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Organic Gardening

Planning for a Beautiful 2021

Hello My Fellow Gardening Enthusiasts,

After dealing with weeks of minimal sunshine, ice storms and power outages, it feels good to know that spring is around the corner! I have received several calls regarding whether I would be offering ‘Hands-on” Gardening Classes again in 2021. Please know how much I appreciate your interest!

2021 Classes & Consulting

I would love to invite you to classes this spring, however I believe it is prudent to wait until more of us are vaccinated against Covid. Experiencing a garden “Hands-on” is so much more joyful than via Zoom!  I DO plan to invite you join me in my garden this summer. Please stay tuned.

For now, I am offering one-on-one consulting in YOUR garden. This can include design help, plant recommendations and acquisition, education on soil preparation, pruning, plant care, pest control, and more. Reach me via my “Contact Ellen” page: https://www.learntogarden.net/contact-ellen/

My hot summer border: Crocosmia, Glads, Dahlia ‘Sun Explosion’, Red Cannas, Barberry ‘Orange Rocket’ & Yucca ‘Gold Sword’

Helpful Gardening Resources

There are many helpful gardening blogs I have enjoyed and would recommend for honing your green thumb. Among my favorites is www.joegardener.com blog and podcasts.  Episode 153 “The Science Behind Great Soil” is particularly timely reading as you prep your beds for spring planting:  https://joegardener.com/podcast/understanding-the-soil-food-web/.

I definitely espouse “No-Till” gardening, as Joe writes about here:  https://joegardener.com/video/no-till-gardening-if-you-love-your-soil-ditch-the-tiller/  However when it comes to starting a brand new garden, it is clear that Joe has never met our North Carolina red clay!  If you are planting in NC virgin soil or soil around new construction for the first time, it may take you years to build good soil if you do not break up our NC red clay FIRST. I prefer turning our hard pan with a shovel as most tillers will not achieve the 12” depth you need.

If you are not trying to plant right away, leave the newly turned clay looking rough and add the organic layers Joe recommends along with some lime. Your soil should improve greatly over the warm summer months as good soil microbes do their thing. If you are anxious to plant a vegetable garden this season, tilling is a good tool for loosening your soil your soil. Till in compost (it’s hard to have too much!) and cover with mulch (I prefer shredded leaves or pine needles.)  If you are planning to turn an area full of Burmuda grass to garden, you must completely KILL the grass first (spray in summer while it is actively growing) or accept that you will have grass taking over your sunny beds forever.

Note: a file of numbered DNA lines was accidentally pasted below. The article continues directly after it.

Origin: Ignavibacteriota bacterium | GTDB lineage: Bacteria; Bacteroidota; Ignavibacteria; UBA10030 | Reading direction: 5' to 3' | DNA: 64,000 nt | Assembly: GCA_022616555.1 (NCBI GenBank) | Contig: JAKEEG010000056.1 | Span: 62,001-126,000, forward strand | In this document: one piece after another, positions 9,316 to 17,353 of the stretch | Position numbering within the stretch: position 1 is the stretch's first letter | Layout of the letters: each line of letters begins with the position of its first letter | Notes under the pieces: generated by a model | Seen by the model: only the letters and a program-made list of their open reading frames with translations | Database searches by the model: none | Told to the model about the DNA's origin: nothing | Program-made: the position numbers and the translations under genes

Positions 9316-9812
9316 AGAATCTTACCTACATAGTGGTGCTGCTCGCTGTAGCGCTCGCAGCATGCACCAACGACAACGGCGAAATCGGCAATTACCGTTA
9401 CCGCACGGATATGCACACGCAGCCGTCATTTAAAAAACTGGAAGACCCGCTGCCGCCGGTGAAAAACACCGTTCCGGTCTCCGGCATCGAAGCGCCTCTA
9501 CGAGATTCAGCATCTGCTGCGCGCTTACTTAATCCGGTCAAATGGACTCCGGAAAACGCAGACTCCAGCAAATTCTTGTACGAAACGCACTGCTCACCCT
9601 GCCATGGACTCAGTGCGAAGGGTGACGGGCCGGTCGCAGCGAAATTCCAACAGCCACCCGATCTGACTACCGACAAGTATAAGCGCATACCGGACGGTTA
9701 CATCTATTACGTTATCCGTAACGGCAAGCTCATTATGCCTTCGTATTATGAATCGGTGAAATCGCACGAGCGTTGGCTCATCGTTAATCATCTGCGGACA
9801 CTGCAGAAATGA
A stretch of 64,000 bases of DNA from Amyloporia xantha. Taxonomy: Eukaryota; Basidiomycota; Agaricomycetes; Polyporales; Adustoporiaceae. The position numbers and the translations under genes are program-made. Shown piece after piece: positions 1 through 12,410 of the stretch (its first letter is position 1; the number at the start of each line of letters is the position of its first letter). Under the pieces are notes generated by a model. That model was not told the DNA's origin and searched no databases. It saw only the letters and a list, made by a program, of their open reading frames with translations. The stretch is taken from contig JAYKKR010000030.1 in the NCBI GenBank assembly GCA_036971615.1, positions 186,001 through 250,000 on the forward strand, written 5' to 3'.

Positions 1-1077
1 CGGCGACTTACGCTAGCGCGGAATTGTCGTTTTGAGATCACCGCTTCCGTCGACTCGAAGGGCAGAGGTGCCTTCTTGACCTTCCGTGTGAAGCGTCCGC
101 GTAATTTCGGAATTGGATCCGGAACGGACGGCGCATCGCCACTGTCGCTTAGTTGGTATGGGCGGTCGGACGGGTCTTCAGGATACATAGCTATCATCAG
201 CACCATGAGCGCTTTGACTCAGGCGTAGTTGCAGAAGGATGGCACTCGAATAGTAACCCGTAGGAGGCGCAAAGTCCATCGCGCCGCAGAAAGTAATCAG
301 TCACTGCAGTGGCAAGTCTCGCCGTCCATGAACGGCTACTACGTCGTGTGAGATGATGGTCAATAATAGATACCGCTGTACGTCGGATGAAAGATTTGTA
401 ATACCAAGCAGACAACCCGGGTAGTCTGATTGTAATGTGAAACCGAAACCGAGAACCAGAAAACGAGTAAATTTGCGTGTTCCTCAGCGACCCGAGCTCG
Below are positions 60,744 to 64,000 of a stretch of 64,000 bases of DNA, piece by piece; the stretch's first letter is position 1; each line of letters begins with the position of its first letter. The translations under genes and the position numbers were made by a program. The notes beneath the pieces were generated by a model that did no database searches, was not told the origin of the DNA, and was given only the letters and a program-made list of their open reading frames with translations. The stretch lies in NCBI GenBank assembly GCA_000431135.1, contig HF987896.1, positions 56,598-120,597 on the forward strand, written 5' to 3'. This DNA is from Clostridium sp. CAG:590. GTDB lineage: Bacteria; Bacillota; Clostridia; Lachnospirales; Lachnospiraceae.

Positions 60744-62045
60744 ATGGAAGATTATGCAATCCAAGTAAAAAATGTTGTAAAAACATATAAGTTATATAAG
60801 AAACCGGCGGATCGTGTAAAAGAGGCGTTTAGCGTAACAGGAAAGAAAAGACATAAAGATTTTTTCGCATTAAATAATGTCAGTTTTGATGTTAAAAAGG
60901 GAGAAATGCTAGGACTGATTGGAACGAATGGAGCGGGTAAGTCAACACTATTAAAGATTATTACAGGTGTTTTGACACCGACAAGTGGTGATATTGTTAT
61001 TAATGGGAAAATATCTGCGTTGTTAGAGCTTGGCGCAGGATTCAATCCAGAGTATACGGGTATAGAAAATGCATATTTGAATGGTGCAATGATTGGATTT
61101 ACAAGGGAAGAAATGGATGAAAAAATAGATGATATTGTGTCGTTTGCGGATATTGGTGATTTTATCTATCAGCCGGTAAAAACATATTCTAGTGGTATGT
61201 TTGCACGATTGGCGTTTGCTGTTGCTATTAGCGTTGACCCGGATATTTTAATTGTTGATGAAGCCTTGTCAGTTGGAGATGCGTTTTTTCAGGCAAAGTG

What to Shop for Now

Deer-resistant Dahlias

Plant, bulb and seed catalogs have been arriving in the mail for over a month with gorgeous full color photos to inspire us.

Bulbs are the easiest plants for making your spring/summer/fall garden pop with color!  My blog post on summer bulbs is a good introduction to summer flowering bulbs that will bring you years of joy. https://www.learntogarden.net/the-magic-of-summer-bulbs/

You will find great choices in online catalogs by Breck’s,  Van Bourgondien(www.dutchbulbs.com) and Brent and Becky’s Bulbs, Gloucester, Va.  https://brentandbeckysbulbs.com/?v=7516fd43adaa   I am a loyal fan of Brent & Becky’s because of their fair prices, their experience growing bulbs in our climate, and their generosity to Piedmont Triad’s public gardens. Brent Heath, a 4th generation bulb grower and hybridizer, spoke to our garden club this month. Here are some of his helpful tips:

  • Deer resistant bulb choices: Alocasia (elephant ears), Alliums, Crocosmia (montbretia), Dahlias, Daffodils, Eucomis (pineapple lily), Hedychium (ginger lily), Hyacinths, and Liatris.

    Pink Gladiolas with Celosia and perennial grasses.

  • Amaryllis bulbs are perennial in his zone 7 garden. Mine too, especially with extra mulch and good drainage.
  • The general rule for planting bulbs is 3 times as deep as the bulb is high. Plant gladiolas 6-8” deep to keep them from falling over.
  • Tuck bulbs into your perennial beds to extend the bloom times of your borders.
  • Brent particularly recommended the dwarf “Gallery” dahlias for a consistently blooming perennial border. The “Karma” dahlias are choice cut flowers.
  • “Bulbs like to sleep (when dormant) in dry beds”.
  • Order ASAP as summer bloomers often sell out by spring!

I hope this finds you Well!  Happy Gardening!

Warm wishes,

Ellen Ashley
Landscape Designer, Garden Consultant, Educator

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